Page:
- Essential Oils: Frankincense, Oregano, Eucalyptus, Tea Tree, Lemon, Peppermint
- Essential Oil diffuser and a few gallons of distilled water to use in it
- Medical book volumes like: The Survival Medicine Handbook and the Doomsday Book of Medicine
- N95 face masks – pack of 40 or more and a 3M reusable respirator mask for each family member
- Nitrile Exam Gloves (Costco usually sells these at a good price)
- ReadiMask disposable eyeshield – adhesive sealing for when going out among those who are sick
- Disposable Boot/Shoe Covers
- Disposable Coverall Suit – one per person
- Hand Sanitizers
- Clean washcloths and/or clean cloth diapers
- Electrolyte Tablets – helps to keep you hydrated and relives fatigue and muscle cramping
- Basic trauma kit to deal with injuries, cuts, burns, etc. It’s imperative that any skin damage or cuts are treated to decrease infection and contamination through the injury.
4) Protect Your Home from Contagions
You will want to have a way to keep the air in your home clean and the area you are using as a quarantine sectioned off. If plumbing is not functioning, you need a plan to dispose of waste and other items needed to keep your home protected. Here are some things you will want to have on hand to help:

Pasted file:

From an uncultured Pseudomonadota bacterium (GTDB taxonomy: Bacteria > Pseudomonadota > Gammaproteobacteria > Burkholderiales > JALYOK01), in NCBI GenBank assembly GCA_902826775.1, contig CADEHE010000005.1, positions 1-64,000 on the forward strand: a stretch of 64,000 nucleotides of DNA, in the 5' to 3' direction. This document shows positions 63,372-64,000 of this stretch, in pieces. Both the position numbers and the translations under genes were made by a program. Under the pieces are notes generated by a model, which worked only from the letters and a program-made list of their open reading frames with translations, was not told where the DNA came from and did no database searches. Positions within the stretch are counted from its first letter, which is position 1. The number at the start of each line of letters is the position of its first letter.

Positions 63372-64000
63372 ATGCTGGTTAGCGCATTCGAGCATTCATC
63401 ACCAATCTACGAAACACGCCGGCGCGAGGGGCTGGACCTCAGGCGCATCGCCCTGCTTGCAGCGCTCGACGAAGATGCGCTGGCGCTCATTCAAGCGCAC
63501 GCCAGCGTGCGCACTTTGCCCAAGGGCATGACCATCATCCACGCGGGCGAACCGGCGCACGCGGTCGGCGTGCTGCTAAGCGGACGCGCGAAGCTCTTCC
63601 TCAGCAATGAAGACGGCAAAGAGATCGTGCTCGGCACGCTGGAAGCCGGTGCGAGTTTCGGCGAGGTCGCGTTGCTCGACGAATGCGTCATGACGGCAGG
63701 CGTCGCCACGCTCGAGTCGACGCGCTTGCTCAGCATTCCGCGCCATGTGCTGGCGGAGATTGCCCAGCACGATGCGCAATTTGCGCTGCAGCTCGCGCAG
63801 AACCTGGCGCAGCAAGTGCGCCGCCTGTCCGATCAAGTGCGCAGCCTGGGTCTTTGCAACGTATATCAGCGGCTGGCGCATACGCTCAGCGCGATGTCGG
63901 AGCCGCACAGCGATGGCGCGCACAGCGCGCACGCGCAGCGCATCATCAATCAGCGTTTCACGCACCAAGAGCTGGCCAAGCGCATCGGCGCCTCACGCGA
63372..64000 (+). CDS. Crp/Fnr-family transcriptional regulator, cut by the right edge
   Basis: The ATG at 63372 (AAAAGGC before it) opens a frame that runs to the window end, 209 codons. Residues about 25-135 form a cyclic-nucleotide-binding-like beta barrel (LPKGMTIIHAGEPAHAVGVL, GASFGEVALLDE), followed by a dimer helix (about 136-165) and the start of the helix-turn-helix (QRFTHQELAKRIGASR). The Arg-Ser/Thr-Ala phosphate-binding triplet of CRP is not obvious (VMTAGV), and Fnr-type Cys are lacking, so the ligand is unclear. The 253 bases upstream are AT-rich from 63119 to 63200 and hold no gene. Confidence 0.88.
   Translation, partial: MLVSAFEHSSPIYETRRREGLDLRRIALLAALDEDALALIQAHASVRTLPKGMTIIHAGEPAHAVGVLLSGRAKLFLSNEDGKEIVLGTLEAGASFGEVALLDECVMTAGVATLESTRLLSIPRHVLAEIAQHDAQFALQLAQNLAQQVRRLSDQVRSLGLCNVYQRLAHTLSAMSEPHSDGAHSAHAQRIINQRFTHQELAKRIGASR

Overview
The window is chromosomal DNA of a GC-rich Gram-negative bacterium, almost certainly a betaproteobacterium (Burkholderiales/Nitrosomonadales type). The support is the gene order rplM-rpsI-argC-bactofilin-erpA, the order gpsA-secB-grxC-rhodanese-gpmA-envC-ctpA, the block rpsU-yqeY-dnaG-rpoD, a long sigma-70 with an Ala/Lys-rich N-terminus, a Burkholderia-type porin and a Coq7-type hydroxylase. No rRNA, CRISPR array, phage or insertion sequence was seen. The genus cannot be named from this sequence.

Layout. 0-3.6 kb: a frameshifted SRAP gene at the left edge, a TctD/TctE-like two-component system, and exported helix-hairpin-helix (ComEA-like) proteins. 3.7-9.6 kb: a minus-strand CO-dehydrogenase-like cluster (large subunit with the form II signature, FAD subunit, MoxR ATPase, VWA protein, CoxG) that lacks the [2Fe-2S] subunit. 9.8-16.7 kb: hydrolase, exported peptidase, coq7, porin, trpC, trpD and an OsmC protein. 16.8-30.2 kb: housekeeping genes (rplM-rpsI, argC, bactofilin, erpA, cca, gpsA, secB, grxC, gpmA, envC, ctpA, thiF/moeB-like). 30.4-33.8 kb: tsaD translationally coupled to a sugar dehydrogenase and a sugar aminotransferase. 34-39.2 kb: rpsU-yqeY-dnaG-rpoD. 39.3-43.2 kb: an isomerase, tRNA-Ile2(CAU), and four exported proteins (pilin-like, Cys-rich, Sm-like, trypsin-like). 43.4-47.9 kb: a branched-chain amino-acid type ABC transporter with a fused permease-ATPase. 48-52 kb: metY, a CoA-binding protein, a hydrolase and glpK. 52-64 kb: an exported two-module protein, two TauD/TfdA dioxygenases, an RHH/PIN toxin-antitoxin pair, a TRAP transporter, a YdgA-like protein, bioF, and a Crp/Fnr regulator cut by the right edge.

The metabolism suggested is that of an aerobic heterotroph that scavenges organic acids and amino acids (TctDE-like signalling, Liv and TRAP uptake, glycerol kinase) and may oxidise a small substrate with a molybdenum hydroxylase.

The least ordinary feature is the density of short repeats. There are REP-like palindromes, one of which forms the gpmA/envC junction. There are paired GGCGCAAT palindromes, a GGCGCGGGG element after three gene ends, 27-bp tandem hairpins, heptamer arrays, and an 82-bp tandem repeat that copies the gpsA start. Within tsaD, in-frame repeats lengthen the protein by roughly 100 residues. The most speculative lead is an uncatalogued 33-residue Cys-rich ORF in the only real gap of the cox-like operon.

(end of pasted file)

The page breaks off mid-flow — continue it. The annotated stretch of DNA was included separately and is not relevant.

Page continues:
- Clear plastic sheeting that is minimum of 4 ml – enough to block off your quarantine room well
- Duct tape – several rolls, these help in setting up the plastic sheeting
- Liquid bleach – 5 gallons per family member in your home (bleach has a shelf life so rotate)
- Sanitizing tablets – can be used for cleaning, and they store longer than liquid bleach does
- Aggressive anti-grease soap like Dawn Ultra
- Plenty of anti-bacterial soap for hand washing
- Heavy duty trash bags
- Kitchen trash bags for ordinary trash
- HEPA Filters
- Plenty of toilet paper – approx. 100 rolls per person
- Plenty of paper towels – approx. 20 rolls per person
- Portable toilet – 5-gallon bucket toilet or a bedside commode
- Heavy duty 3 MIL thick bags for provisional toilets
- Kitty Litter – 25 lbs per person (helps clean up bodily fluids)
A pandemic today could wipe out or immobilize a considerable portion of our population. Due to the lack of people working, it could cripple our infrastructure and leave the remaining people without services or grocery items for several weeks or months.
Being prepared for home isolation should a pandemic occur can help you and your family get through it and also give you peace of mind.
Some Great Resources:
Images courtesy of: my-ear-trumpet.tumblr, MySafetySign, raconteurreport, BirdFluSmart, and Handyman